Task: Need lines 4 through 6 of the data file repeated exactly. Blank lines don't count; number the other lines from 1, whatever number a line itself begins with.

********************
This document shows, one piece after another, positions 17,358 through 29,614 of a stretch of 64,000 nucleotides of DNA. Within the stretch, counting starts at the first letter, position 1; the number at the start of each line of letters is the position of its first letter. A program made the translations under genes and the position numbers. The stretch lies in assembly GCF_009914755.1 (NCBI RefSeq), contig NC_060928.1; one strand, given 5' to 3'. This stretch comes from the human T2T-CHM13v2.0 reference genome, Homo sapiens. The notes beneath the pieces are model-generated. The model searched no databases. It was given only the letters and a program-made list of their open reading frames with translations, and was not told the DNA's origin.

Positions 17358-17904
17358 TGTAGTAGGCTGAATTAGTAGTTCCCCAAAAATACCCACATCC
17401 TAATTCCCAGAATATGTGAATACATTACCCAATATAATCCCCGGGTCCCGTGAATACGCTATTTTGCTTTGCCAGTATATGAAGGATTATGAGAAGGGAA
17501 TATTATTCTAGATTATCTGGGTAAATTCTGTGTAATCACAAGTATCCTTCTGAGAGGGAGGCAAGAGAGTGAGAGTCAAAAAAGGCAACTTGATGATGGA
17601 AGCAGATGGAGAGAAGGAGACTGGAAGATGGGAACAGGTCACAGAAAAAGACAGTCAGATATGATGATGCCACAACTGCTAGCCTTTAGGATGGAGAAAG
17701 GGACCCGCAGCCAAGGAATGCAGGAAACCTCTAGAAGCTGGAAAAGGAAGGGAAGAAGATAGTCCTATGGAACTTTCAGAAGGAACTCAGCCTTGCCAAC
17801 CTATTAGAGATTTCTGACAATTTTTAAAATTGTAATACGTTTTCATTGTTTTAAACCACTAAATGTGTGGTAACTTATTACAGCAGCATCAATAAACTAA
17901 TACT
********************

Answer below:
17401 TAATTCCCAGAATATGTGAATACATTACCCAATATAATCCCCGGGTCCCGTGAATACGCTATTTTGCTTTGCCAGTATATGAAGGATTATGAGAAGGGAA
17501 TATTATTCTAGATTATCTGGGTAAATTCTGTGTAATCACAAGTATCCTTCTGAGAGGGAGGCAAGAGAGTGAGAGTCAAAAAAGGCAACTTGATGATGGA
17601 AGCAGATGGAGAGAAGGAGACTGGAAGATGGGAACAGGTCACAGAAAAAGACAGTCAGATATGATGATGCCACAACTGCTAGCCTTTAGGATGGAGAAAG